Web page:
Toxic touch to end an evil trade
pumping, to the nearest national park’s camp.
The ranger at the gate listened as I recounted my neardeath experience, then patiently explained that the rhino, Chewore, was well known to the authorities, and was not out to kill us.
“She was hungry,” the ranger said. “Hungry?” As far as I knew they didn’t eat people. The ranger said Chewore had been orphaned as a baby, her mother killed by poachers, and she had been hand-raised by park rangers before being released back into the wild. She would forever associate Land Rovers like ours with the food truck.
Chewore’s heartwarming story took a turn for the worse, though. When we returned to the park the following year, the same ranger told us Chewore had gone missing, presumed killed by poachers.
Africa’s rhinos are in peril, their horn the prize in a deadly high-stakes war. Rhino horn is used in traditional Chinese medicine not as an aphrodisiac (as is commonly believed) but for a more mundane benefit, as a hangover preventive.
Yes, this stuff is being marketed in emerging Asian economies, most notably Vietnam, as a $65,000 per kilogram alternative to Panadol and Berocca, a must-have status symbol at parties held by the new urban elite.
Last year 1004 rhinos were killed in South Africa, three times the number slaughtered in 2010. This year, at the time of writing, 277 had been lost, with 86 poachers arrested.
Rhinos have been wiped out of most of their home ranges in Africa, but South Africa has the highest number remaining, thanks to an intensive conservation program, Operation Rhino, that brought the species back from the brink of extinction in the last century.
To see one in the wild today head for the rhino-rich Hluhluwe-iMfolozi game reserves in KwaZulu-Natal, where Operation Rhino began, or to the south of the Kruger National Park.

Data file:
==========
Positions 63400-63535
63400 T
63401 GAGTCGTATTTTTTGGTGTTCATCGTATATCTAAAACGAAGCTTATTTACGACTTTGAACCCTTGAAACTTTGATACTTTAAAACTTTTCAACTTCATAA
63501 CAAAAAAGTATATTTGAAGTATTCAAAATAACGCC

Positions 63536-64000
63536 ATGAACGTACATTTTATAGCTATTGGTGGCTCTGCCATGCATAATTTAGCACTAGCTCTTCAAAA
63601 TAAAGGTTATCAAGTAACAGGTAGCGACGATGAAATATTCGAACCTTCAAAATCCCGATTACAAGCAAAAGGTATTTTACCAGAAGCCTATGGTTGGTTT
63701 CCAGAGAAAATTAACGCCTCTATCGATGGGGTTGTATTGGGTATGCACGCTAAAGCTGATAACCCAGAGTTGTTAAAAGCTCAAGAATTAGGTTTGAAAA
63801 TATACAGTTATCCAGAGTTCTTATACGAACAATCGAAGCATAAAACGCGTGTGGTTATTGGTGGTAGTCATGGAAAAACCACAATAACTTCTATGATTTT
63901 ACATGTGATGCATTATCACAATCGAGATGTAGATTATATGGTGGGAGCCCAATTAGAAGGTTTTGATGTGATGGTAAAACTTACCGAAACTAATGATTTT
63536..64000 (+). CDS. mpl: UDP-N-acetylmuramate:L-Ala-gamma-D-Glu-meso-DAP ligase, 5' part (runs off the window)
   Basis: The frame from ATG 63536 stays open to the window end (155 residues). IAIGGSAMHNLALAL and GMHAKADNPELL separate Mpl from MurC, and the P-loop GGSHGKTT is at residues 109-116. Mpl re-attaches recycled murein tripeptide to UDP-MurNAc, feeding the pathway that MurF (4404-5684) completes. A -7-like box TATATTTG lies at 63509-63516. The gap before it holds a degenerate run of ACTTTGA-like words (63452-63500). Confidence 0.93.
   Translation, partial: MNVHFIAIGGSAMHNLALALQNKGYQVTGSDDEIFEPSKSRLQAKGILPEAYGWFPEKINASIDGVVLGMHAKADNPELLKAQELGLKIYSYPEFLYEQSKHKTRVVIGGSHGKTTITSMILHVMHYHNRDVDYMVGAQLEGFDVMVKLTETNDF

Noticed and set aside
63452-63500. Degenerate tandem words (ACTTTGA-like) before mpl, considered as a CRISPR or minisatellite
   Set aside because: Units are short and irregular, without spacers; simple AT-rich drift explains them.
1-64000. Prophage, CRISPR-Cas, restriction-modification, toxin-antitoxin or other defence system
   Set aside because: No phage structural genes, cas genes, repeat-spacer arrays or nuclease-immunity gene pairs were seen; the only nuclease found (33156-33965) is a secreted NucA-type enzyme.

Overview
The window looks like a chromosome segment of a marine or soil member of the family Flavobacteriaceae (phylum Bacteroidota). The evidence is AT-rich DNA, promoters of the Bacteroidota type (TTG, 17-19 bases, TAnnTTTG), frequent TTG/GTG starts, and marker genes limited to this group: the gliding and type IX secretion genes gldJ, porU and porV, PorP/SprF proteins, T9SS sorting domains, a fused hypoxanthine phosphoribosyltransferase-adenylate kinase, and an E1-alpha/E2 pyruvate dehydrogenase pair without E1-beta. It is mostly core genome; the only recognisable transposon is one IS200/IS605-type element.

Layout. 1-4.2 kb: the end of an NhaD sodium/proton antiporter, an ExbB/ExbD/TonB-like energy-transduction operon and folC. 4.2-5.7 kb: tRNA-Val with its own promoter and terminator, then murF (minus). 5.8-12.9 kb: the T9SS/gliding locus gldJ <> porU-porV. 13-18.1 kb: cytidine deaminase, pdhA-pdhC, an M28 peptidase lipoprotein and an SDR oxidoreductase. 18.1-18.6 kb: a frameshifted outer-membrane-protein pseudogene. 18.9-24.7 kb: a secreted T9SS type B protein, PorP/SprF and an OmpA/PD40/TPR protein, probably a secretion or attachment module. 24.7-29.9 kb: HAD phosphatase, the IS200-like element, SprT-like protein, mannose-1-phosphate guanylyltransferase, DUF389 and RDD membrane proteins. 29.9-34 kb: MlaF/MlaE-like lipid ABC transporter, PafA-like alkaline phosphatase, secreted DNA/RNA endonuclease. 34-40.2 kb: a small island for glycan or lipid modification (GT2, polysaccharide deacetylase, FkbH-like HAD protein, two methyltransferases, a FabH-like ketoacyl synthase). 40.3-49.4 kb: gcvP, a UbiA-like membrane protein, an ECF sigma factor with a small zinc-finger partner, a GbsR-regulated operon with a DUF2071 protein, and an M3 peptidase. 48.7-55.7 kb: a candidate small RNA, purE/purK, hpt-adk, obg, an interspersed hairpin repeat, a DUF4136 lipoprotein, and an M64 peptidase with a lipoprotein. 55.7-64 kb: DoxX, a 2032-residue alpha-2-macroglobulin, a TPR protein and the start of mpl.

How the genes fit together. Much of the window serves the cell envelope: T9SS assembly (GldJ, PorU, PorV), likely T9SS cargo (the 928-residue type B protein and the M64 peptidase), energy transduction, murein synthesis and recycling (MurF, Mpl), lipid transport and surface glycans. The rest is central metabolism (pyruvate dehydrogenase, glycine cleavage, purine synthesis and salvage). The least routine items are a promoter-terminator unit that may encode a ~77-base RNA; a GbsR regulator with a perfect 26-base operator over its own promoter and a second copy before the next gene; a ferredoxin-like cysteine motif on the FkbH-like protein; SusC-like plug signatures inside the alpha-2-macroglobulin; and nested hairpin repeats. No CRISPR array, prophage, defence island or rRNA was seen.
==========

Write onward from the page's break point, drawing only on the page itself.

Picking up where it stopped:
Pilansberg National Park, near the Sun City Casino, is also good for rhino spotting, and Namibia’s Etosha National Park is one of the best places in Africa to see black rhinos, whose numbers are far fewer than the white rhino.
I’ve had some brilliant upclose rhino sightings on foot during guided morning walks from Pretoriuskop Camp in the Kruger Park. I had a friend, a ranger named Duncan, who used to run these walks and on one occasion a white rhino cow happily wandered to within 5m of us while she was feeding.
White rhino – the name comes not from their colour but a corruption of the word “wide”, referring to the square shape of their mouths – are more placid than the blacks and have notoriously bad eyesight.
On the front line, South African soldiers, rangers and police backed by helicopters, tracker dogs and drones are being deployed to catch poachers, while advertising campaigns are being developed to convince users in Vietnam they’re wasting their money.
Any tactic, no matter how radical is being considered in this eco-war. The Peace Parks Foundation, a South Africanbased NGO that promotes the creation of cross-border national parks in Africa to restore animal migration routes, is funding a promising operation to infuse rhino horns with indelible dyes and toxins that make users nauseous.
Aussie scientist and author Tammie Matson points out that human behaviour can be changed. In her latest book about rhino and elephant poaching, Planet Elephant, she points out that western nations once used ivory to make piano keys and billiard balls.
When it comes to rhinos, Dr Matson said the challenge was how to make serving rhino horn at a party the opposite of cool.
“Nowadays in Vietnam you don’t know if the horn you’re buying is poisoned or not and that’s a very big risk to take if you’re trying to impress your friends,” she said.
There’s no easy end in sight for this war, but there is the odd glimmer of hope. I mentioned the sad tale of Chewore to Nicholas Duncan, head of the Australian-based rhino charity the Save Foundation.
Nicholas told me Chewore had not, in fact, been killed, but had wandered from Zimbabwe into neighbouring Botswana, where she was collected by rangers and taken to that country’s intensively-protected Khama Rhino Sanctuary.
She lives there to this day, and recently had a baby.
AT RISK: (clockwise from main) A rhino in Kruger National Park; the animal’s horn is drilled and infused with a toxic dye to make it unfit for human consumption; and Tony Park at a breeding facility in Zimbabwe.